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I figured this would be a great topic to start a new thread on as I would love to hear what others are doing. I am canning, my first real attempt, and cannot wait to try new recipes. I have not seen that book, but will head to the library and see if they have it.
We are starting to get a mite overwhelmed by our CSA bounty, and I want to save some it via lactofermentation. For the unititated, lactofermentation is a type of pickling which does not use vinegar, but salt. and time, in an anaerobic process. The salt kills the bad buggies that cause decay, and favors the growth of lacto-bacilli, which convert the sugars and starches in the vegetables into lactic acid, This preserves the vegetables for a long time, especially if they are refrigerated. The cultures remain alive even when refrigerated and are widely believed to be beneficial to health, especially gut health. Think sauerkraut (alive, not the boiled or canned stuff) and kimchi. But I am basiclally a novice. I have made several batches of sauerkraut. First batch I had no idea that one needed to provide an anaerobic environment, and it came out NARSTY. Once I learned my lesson, no more problems. Shred cabbage, massage with salt at the proper ratio until it makes brine. Tamp down the salted shredded cabbage, cover with a cabbage leaf, make sure the brine comes well over the surface, put into a Mason jar with a loosish lid, put on something with a rim to catch leaks, "burp" the jar a couple times a day, ferment to taste, refrigerate. But sauerkraut is easy to make. I want to ferment beets, kohlrabi, garlic scapes, green beans. For that, my question to you, dear experts (if any indeed there be) -- what about fermentation locks? If you use a fermentation lock do you also need to weight down the vegetables so that they are completely submerged? If so, with what? Because it all needs to fit under the fermentation lock. Any additional tips welcomed.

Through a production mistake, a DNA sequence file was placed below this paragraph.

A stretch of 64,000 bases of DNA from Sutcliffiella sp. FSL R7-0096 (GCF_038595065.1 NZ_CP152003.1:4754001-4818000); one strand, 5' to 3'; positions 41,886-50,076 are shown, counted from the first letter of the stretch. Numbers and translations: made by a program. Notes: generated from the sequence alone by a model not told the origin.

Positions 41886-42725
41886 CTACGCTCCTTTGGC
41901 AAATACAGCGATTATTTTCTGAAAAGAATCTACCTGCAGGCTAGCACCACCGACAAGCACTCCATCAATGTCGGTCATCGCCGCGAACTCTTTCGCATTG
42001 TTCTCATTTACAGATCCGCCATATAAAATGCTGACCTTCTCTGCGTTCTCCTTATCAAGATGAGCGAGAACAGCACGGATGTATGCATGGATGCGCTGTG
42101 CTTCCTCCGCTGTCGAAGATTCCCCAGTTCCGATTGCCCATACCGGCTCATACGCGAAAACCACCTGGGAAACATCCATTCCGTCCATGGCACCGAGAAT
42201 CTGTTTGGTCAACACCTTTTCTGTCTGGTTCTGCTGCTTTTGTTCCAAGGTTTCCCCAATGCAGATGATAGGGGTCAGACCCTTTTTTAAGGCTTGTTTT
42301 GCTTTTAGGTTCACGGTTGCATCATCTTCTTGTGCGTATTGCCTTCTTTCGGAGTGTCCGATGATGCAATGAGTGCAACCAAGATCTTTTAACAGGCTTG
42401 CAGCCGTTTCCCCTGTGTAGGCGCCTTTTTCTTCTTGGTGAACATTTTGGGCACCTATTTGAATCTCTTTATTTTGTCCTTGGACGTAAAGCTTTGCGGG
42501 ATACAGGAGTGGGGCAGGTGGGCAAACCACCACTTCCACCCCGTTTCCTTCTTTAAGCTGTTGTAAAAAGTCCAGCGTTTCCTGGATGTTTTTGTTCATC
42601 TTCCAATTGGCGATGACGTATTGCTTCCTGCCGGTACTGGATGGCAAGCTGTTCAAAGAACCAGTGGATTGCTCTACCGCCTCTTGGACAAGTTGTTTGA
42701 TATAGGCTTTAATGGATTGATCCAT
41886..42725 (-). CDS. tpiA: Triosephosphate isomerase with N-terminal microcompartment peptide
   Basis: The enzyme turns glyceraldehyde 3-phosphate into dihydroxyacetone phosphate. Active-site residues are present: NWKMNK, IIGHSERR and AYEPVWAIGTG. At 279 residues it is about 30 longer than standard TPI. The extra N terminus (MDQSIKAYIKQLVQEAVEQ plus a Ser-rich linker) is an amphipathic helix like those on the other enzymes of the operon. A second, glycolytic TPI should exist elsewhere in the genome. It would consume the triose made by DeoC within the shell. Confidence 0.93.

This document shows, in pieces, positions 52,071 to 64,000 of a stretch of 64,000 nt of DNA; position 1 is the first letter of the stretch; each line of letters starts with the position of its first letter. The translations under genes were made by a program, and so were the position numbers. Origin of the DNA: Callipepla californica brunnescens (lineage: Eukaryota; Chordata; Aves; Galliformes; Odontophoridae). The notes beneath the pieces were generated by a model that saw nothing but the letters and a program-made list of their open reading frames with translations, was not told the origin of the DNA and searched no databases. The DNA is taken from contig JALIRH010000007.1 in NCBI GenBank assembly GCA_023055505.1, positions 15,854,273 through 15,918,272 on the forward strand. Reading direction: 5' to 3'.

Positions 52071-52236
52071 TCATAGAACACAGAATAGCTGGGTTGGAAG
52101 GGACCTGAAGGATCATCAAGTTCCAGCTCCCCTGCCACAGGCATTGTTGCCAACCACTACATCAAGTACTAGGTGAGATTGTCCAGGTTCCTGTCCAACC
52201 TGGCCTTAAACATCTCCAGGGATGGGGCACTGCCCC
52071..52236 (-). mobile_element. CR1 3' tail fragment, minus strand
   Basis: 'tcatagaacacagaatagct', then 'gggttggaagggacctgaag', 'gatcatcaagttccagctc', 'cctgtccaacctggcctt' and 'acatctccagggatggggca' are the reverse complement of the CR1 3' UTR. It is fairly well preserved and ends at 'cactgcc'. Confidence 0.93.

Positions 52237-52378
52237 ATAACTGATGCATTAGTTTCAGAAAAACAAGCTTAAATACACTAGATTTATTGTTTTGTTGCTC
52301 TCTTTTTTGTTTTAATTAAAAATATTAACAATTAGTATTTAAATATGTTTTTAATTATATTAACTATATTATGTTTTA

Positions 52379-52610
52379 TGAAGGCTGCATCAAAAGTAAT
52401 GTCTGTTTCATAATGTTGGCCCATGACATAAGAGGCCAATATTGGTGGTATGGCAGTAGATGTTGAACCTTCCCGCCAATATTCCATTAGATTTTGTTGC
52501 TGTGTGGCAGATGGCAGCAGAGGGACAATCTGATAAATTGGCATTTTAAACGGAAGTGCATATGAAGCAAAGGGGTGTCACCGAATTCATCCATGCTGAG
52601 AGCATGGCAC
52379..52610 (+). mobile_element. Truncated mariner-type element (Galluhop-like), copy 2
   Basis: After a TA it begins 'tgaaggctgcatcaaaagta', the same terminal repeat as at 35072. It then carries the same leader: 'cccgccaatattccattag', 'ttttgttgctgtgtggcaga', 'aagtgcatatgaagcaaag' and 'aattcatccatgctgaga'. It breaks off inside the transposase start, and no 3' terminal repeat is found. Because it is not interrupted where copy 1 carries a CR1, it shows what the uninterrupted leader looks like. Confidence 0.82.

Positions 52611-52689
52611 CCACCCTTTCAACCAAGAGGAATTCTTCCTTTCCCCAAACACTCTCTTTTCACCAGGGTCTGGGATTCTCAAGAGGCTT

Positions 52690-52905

We were fortunate to attend a party that included an old-fashioned hand-cranked cider press and 25 bushels of apples. Now we have SIX quarts of very delicious non-pasturized cider. Two of us will never drink it all. Ideas for cooking uses? I assume I could freeze it, too. Anyone have experience with this? Thanks, and welcome to autumn in the midwest.
DC area cooking teacher/blogger Cathy Barrow has written a front page NY Times Dining and Wine section article, published today, full of timely and useful instructions for would-be home canners. http://www.nytimes.c...html?ref=dining <If you aren't a subscriber, the NYT recently lowered it's free page-views-per-month to 10>